Strikeforce released its middleweight champion, Jake Shields, from his contract with the organization on Wednesday, according to an industry source with direct knowledge of the negotiations.
The 31-year-old Shields had been in a final-phase “matching period” of his recently completed contract with the San Jose, Calif.-based promotion, which allowed him to receive bids from other organizations, including the UFC, that Strikeforce could review and match in order to keep his services. However, the source said Strikeforce waived that contractual right in its final 2-3 weeks and opted to release the Cesar Gracie fighter altogether before the period expired.
Strikeforce CEO Scott Coker confirmed to Sherdog.com that the promotion informed Jack Shields, the fighter’s manager and father, of the release on Wednesday. Coker would not comment further on the decision.
“In the conversation we had today, they said they felt that Jake was leaning towards the UFC. Honestly, we were talking to them with an open mind, though Jake wants to fight the best,” said the elder Shields. “Between Strikeforce and EliteXC, Jake had the chance to fight on Showtime and CBS four or five times against some top fighters like Dan Henderson and Robbie Lawler. Strikeforce gave him great opportunities and exposure. They’ve been nothing but great for Jake.”
Shields, who successfully defended his title against former Pride Fighting Championships champion and UFC middleweight Henderson on April 17 in Nashville, Tenn., opted to not negotiate a renewal contract with Strikeforce prior to the bout. The fighter’s contract, which was originally drawn up by Pro Elite and purchased by Strikeforce after the short-lived fight organization went bankrupt in October 2008, also did not contain a standard “champion’s clause,” which could have placed stipulations on Shields’ renegotiations while he remained a titleholder.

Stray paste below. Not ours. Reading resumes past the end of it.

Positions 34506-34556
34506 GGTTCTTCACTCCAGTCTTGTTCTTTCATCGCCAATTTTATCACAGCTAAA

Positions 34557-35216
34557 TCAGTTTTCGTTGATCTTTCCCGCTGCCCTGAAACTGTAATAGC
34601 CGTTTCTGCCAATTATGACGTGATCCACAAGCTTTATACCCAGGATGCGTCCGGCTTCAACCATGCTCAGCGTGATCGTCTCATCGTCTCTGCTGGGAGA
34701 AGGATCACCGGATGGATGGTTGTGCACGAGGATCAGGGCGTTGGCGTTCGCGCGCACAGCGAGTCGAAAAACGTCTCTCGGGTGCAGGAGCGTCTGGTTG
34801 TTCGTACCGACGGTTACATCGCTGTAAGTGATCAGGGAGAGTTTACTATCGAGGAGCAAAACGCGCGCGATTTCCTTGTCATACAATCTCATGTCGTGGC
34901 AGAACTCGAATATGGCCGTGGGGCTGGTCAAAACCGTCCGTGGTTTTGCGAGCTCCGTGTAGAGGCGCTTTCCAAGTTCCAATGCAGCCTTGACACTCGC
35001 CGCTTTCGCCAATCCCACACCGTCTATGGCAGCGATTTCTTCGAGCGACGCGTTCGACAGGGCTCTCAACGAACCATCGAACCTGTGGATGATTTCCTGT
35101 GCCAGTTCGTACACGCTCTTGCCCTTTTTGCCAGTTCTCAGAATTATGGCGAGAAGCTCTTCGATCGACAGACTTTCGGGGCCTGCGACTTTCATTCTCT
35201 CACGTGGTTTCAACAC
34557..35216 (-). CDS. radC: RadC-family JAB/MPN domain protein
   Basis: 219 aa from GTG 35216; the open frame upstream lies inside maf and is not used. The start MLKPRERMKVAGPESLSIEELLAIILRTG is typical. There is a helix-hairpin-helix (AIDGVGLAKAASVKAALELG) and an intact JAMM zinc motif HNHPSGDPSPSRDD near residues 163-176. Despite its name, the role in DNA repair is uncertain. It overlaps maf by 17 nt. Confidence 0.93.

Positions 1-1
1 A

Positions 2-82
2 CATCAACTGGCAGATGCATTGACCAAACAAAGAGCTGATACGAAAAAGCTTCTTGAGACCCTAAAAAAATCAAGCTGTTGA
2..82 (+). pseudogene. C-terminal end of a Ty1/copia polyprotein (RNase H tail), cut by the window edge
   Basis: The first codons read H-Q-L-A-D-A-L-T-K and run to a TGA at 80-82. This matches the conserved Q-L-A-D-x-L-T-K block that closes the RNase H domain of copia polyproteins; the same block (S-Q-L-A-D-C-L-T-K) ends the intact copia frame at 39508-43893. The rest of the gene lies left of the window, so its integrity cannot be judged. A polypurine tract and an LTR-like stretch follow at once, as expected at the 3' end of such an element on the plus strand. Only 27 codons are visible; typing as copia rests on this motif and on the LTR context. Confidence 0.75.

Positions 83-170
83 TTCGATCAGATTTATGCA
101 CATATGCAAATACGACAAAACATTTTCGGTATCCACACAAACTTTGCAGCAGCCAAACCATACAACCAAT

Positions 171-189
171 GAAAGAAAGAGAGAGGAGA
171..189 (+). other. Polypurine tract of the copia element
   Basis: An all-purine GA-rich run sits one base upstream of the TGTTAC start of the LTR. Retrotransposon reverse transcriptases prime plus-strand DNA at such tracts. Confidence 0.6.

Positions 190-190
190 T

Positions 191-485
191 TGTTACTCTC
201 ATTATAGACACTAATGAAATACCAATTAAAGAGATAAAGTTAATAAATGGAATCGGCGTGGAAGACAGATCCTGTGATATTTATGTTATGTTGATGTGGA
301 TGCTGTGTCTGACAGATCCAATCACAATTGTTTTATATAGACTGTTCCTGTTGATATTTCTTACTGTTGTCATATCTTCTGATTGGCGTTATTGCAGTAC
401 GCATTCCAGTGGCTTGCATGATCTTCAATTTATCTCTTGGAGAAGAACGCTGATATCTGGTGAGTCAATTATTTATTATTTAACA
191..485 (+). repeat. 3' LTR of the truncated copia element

Prior to news of the release, Jack Shields told Sherdog.com that he submitted the fighter’s asking price to the UFC on Wednesday and was awaiting an initial bid from the ***** promotion to pass onto Strikeforce for review. The elder Shields said he submitted figures for a series of bouts he thought requisite if his son fought the top contenders in both the UFC’s welterweight and middleweight divisions.
Shields said his son would like to debut as a UFC middleweight, possibly against champion Anderson Silva, as welterweight champion Georges St. Pierre will be tied up with “The Ultimate Fighter” reality TV series and a pending bout with ***** coach Josh Koscheck later this year.
“We didn’t come to agreement with Strikeforce, but Jake’s excited to challenge himself against the likes of Anderson Silva and others in the UFC,” said Shields.
In recent weeks, Strikeforce’s Coker had said the promotion had initial plans to hold a four-, eight-, or even 16-man tournament to crown a new champion if Shields vacated.